Feeling Emotional after a Stroke
Having had a stroke is very traumatic and stressful. It may happen suddenly but have long-lasting effects that can change many aspects of a person’s life. Having an emotional response to such a change is part of coping with the changes. Stroke survivors may respond with a range of emotions. Some people may be very sad, while others may seem quite cheerful.
Emotions may change over time. Right after a stroke a person may respond one way yet weeks later have a different response.
Knowing some things about your emotions will help you to learn ways to cope with the effects of the stroke. It will also help others to understand what you are going through.
Why are these responses different after a stroke?
Changes in the way you are feeling have two causes.
- Biological. Some changes can be due to brain injury itself.
- Psychological. Some changes are because of the effects of the brain injury. All of the changes you have to make as a stroke survivor can lead to changes in your emotions.
Which feelings are due to changes in the brain?
When a stroke occurs, the brain is injured. The emotional effects depend on where the brain was injured.
If the structures that handle emotional states are injured, it changes the way the brain deals with emotions. These two results are very common.
Mood Swings (also called emotional lability “reflex crying” or “labile mood”). This often goes away or lessens over time.
- Rapid mood changes. A person may “spill over” into tears and then quickly stop crying or may start laughing.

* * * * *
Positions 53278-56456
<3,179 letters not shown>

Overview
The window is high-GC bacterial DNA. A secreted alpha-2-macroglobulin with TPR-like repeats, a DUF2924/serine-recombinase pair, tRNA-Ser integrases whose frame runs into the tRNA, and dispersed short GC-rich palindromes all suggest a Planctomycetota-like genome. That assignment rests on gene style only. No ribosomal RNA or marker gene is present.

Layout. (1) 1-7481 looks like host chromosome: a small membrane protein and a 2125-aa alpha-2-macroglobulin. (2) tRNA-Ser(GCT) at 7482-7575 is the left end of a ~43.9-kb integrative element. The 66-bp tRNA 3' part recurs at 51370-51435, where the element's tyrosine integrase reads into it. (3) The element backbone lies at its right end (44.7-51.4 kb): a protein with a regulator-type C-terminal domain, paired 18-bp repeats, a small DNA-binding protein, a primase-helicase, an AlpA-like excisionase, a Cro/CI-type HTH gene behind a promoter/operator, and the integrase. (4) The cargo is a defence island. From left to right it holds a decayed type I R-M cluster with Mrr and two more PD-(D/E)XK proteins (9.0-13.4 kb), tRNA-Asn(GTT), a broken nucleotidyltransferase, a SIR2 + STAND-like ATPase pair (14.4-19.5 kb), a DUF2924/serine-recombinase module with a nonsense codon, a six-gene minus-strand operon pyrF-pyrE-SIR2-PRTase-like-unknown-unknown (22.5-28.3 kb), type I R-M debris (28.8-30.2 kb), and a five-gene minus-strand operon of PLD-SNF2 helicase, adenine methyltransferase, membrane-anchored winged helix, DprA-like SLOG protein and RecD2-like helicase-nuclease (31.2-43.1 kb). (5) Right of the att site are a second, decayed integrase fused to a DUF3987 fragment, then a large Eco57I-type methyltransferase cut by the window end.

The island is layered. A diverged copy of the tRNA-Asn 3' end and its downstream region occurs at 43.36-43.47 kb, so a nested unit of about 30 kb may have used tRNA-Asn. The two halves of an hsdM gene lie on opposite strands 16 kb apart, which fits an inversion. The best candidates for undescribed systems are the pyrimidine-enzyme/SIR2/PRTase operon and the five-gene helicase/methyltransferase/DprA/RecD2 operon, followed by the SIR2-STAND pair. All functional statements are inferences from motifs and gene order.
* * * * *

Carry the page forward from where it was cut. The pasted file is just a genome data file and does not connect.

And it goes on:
- Crying may not fit a person’s mood.
- Emotions may be hard to control soon after a stroke.
Post stroke depression.
- Feelings of sadness, powerlessness, inadequacy, or irritability.
- Severe depression relates to left frontal areas.
- Mild depression relates to right posterior areas.
- This may respond to medicine.
What feelings are common after a stroke?
A stroke affects a person’s life in many ways. This is very emotional for everyone involved. The type of feelings and the extent of them are both related to the stroke and the previous coping experience and style of the people involved.. Common feelings are:
Many of these feelings are a natural part of adjusting to the changes brought about by the stroke. Often, talking about the effects of the stroke and the feelings can help stroke survivors and their families work through and process feelings. This is an important step in the process of this life change.
The information provided should not be used during any medical emergency or for the diagnosis or treatment of any medical condition. A licensed physician should be consulted for diagnosis and treatment of any and all medical conditions. Call 911 for all medical emergencies. Any duplication or distribution of the information contained herein is strictly prohibited.
Last Updated: 09/12/2012
Copyright © 09/12/2012 University of Wisconsin Hospitals and Clinics Authority. All rights reserved. Produced by the Department of Nursing. HF#6305
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